BY Faisal Kalim
A Pew Research from earlier 2019 found that almost seven-in-ten (68 percent) of people have news fatigue. “If you feel like there is too much news and you can’t keep up, you are not alone,” commented Pew Research Centre analysts, Jeffrey Gottfried and Michael Barthel on the findings.
The vast amount of information made available on the Internet should ideally help us develop a better sense of what’s happening in the world. But the sheer volume, scale, and speed of new content creation and delivery keeps growing. Add to that a regular dose of anxiety due to the fear of missing out (FOMO), and you have a potent fatigue inducing mix.
Both journalists and their audiences struggle to cope with the overwhelming amount of information they have to deal with every day, on multiple screens and platforms. Managing this daily onslaught of information is an urgent challenge of the digital age.
Leslie-Jean Thornton, a Professor of Journalism at Arizona State University says, “As journalism professors, we have a need and desire to stay on top of things — so much so that it becomes somewhat addictive for some of us. It’s hard to step away, even for a few hours, but the constant wash of uncertainties is emotionally draining and physically harmful — teeth damaged from being clenched in anger or frustration, skyrocketing blood pressure, heart palpitations. I joke that we need trauma care, but I’m not really joking at all.”
Carl Bialik, Data Science Editor at Yelp, in his article for “Predictions for Journalism 2019” series on Neiman Lab writes, “The profusion of newsworthy events, the unsustainable growth in personal news consumption, and the decline of online advertising will drive more fatigued news consumers to pay more for less news. That demand will spur more news and tech organizations to build products to serve them.”
What really matters
Dan Gillmor, a professor of Media Literacy at Arizona State University places responsibility on media practitioners: “We haven’t been asking anything of the news-producing group, namely journalists, who I would strongly argue, should be more involved in managing the insane flow of information and misinformation,” he says.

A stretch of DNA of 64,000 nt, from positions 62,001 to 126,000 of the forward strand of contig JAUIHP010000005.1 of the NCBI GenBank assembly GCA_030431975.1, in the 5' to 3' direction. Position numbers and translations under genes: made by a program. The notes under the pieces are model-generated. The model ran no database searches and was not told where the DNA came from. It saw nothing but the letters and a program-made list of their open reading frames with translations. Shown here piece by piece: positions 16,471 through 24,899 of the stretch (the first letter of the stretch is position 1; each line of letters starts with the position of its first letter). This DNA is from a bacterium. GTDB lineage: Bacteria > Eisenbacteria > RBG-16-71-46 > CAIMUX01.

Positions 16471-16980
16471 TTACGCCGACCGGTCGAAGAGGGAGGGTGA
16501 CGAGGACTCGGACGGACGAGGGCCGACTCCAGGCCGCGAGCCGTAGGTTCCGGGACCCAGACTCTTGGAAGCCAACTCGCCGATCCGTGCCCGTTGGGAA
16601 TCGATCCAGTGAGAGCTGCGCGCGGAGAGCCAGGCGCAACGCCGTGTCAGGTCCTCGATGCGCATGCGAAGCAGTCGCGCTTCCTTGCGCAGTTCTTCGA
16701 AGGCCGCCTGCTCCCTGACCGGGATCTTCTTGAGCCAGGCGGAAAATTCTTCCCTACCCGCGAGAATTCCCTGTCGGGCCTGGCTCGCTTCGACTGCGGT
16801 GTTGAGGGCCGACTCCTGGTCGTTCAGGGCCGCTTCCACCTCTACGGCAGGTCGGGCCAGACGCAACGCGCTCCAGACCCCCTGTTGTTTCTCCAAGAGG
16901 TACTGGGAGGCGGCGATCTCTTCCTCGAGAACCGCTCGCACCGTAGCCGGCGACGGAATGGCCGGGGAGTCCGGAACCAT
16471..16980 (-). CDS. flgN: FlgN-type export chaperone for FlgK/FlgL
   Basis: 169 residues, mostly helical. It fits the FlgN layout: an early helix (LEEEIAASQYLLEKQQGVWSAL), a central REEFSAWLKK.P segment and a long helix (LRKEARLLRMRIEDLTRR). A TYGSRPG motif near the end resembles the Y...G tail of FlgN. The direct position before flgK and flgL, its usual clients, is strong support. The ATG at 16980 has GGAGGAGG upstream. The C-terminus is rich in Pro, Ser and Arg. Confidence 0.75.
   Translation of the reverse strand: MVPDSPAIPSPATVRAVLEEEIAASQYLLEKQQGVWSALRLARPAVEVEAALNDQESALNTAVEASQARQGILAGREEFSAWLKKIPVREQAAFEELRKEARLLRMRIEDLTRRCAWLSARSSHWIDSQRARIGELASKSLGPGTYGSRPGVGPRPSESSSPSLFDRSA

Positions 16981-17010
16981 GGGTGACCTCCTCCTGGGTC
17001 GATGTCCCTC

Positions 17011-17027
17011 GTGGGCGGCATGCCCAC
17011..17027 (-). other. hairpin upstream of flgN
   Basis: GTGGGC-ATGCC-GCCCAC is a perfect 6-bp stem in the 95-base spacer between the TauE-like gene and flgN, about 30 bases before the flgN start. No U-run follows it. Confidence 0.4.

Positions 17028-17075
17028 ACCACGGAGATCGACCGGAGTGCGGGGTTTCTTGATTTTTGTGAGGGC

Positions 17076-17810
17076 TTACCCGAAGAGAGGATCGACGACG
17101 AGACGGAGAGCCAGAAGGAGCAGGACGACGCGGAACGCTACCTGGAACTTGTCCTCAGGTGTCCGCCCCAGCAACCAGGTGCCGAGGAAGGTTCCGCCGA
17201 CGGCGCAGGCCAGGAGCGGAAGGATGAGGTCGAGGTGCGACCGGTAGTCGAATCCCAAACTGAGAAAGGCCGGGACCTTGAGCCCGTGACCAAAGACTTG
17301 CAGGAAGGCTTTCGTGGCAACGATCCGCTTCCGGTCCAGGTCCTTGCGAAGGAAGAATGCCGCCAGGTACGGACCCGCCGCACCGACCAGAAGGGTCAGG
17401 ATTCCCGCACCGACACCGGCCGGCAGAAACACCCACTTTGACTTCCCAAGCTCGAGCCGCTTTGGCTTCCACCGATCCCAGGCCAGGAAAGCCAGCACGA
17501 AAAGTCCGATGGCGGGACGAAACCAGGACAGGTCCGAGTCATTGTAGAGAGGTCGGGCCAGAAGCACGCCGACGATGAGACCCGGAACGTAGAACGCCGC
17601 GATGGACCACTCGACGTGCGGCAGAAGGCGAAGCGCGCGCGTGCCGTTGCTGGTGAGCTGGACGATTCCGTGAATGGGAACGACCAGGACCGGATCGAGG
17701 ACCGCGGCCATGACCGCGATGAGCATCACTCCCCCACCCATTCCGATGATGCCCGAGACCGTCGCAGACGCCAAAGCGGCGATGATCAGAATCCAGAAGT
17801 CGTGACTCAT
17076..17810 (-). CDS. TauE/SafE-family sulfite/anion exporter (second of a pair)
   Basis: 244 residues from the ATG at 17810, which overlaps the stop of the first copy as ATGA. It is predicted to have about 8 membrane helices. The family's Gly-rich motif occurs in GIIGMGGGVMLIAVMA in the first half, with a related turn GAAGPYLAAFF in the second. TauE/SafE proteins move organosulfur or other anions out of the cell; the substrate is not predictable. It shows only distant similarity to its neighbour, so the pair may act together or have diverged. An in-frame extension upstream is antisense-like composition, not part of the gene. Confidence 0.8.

Bialik suggests that while catering to audiences that want ‘less news’, publishers should go beyond simply customizing their news according to their subscribers’ requirements; they should also include what their reporters and editors believe, really matters.
Nir Eyal, author of Hooked: How to Build Habit-Forming Products, writes in his blog, “Reading news online left me feeling overwhelmed, exhausted, and anxious. I was afraid I could never be informed enough. But reading the print edition of a well-regarded daily newspaper satisfied my need to be informed. I knew that for the paper, editors had curated only the top stories, saving me from reading the incomplete, incremental, second-rate stuff often published online. And when I physically turned the last page of the newspaper. I felt as if I’d read enough to be informed for the day.”
Less is more
Eyal has aptly presented the problem of news fatigue and perhaps indicated a solution. And that may include getting trained journalists and editors to curate online news, over being dependent on algorithms. It’s already being done for Apple News and Flipboard among others, but perhaps it needs to be adapted more aggressively by online content creators.
Michael Bhaskar, author of Curation: The Power of Selection in a World of Excess, summed it up well in the Guardian. He wrote, “In the words of one Silicon Valley investor, “software eats the world”. Well, software can’t eat human curation. Contrary to myth, traditional gatekeeping roles are here to stay.” (